Congresswoman Martha Roby

Representing the 2nd District of Alabama

What They’re Saying About the Defending State Authority Over Education Act

June 3, 2013
Press Release

State leaders and education advocates are speaking out in support of U.S. Representative Martha Roby’s (R-AL) bill to rein in federal overreach into state education policy decisions.

After introducing the Defending State Authority Over Education Act  of 2013 on May 22, Rep. Roby spent last week discussing the legislation as she traveled throughout Alabama’s Second Congressional District. The bill, which would prohibit the federal government from making special funding grants and coveted regulation waivers contingent on whether a state is using certain curriculum or assessment policies, is receiving favorable reviews from state leaders and education advocacy groups on different sides of the standards and assessments debate.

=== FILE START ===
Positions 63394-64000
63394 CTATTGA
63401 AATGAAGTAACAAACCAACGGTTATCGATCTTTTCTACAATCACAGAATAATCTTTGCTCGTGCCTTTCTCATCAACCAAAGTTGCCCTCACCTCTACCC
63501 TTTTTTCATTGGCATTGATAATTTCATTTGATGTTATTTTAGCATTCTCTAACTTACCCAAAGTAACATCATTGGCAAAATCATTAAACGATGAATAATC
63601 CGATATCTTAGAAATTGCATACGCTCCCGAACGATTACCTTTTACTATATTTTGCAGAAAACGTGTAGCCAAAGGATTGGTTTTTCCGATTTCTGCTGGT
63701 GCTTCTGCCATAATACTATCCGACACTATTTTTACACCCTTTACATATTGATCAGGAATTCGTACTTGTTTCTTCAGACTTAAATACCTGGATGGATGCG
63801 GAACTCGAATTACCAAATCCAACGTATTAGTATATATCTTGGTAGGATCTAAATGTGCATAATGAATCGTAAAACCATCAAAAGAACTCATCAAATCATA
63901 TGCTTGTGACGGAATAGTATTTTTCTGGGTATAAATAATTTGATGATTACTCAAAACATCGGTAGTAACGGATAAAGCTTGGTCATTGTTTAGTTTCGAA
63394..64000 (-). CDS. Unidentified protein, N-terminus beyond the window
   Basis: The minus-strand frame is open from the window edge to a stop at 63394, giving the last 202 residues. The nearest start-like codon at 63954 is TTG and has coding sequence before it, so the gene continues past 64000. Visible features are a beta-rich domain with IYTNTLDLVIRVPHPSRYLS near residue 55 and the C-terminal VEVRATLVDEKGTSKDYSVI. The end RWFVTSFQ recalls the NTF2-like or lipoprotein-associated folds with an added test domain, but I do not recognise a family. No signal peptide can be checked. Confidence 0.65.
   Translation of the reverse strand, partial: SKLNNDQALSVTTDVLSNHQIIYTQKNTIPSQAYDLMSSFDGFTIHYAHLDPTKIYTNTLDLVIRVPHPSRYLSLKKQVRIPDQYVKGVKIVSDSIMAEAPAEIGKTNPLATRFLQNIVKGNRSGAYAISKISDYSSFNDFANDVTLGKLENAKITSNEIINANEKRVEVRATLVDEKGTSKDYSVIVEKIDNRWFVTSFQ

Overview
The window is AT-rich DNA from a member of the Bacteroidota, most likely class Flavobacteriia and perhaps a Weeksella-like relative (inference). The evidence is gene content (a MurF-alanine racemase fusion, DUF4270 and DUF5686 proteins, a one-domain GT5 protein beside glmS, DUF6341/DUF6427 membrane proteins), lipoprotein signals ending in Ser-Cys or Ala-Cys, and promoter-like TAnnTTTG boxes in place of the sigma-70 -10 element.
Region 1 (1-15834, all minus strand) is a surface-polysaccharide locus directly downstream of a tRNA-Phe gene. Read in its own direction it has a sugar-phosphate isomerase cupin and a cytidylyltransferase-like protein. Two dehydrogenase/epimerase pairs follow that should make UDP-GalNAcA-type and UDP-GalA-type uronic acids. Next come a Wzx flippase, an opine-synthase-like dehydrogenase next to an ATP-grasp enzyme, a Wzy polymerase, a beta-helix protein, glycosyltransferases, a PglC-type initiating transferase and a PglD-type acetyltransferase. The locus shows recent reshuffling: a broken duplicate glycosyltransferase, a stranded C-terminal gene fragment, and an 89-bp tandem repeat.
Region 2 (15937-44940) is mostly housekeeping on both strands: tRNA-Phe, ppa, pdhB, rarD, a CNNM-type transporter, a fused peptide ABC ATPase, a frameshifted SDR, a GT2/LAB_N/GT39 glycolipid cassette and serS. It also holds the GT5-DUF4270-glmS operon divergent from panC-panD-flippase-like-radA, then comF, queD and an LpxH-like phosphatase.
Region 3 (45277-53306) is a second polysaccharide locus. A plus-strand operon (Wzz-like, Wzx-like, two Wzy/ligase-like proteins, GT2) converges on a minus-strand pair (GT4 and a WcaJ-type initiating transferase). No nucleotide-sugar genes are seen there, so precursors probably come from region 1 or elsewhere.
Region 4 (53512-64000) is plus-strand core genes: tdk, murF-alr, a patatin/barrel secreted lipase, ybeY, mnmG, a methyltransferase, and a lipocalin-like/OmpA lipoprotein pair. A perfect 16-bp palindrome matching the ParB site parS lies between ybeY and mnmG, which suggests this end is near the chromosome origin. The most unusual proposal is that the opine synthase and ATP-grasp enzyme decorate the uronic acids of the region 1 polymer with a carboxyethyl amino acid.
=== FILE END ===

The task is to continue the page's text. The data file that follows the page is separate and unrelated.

Here’s what they’re saying about the Defending State Authority Over Education Act:

Governor Robert Bentley (R-Tuscaloosa):
“I appreciate Congresswoman Martha Roby’s leadership with this bill.  I am strongly opposed to tying federal dollars to education decisions that should be made at the state level.  Furthermore, I am opposed to any collection of non-academic student or teacher data.  I support Congresswoman Roby’s efforts to join me in continuing to work to ensure the educational needs of Alabama students are met without interference from the federal government.”

House Speaker Mike Hubbard (R-Auburn):
“I applaud Representative Roby for defending the rights of the state of Alabama against the overreach of President Obama and the federal government when it comes to determining what curriculum and standards are best for our students.  In order to continue our state’s success in job creation and economic development, we must have strict and aggressive academic standards, but those guidelines should be determined by Alabamians, not by President Obama.  Roby’s Defending State Authority Over Education Act ensures that decisions made in Alabama about Alabama students can be made without the fear of retribution from Washington.”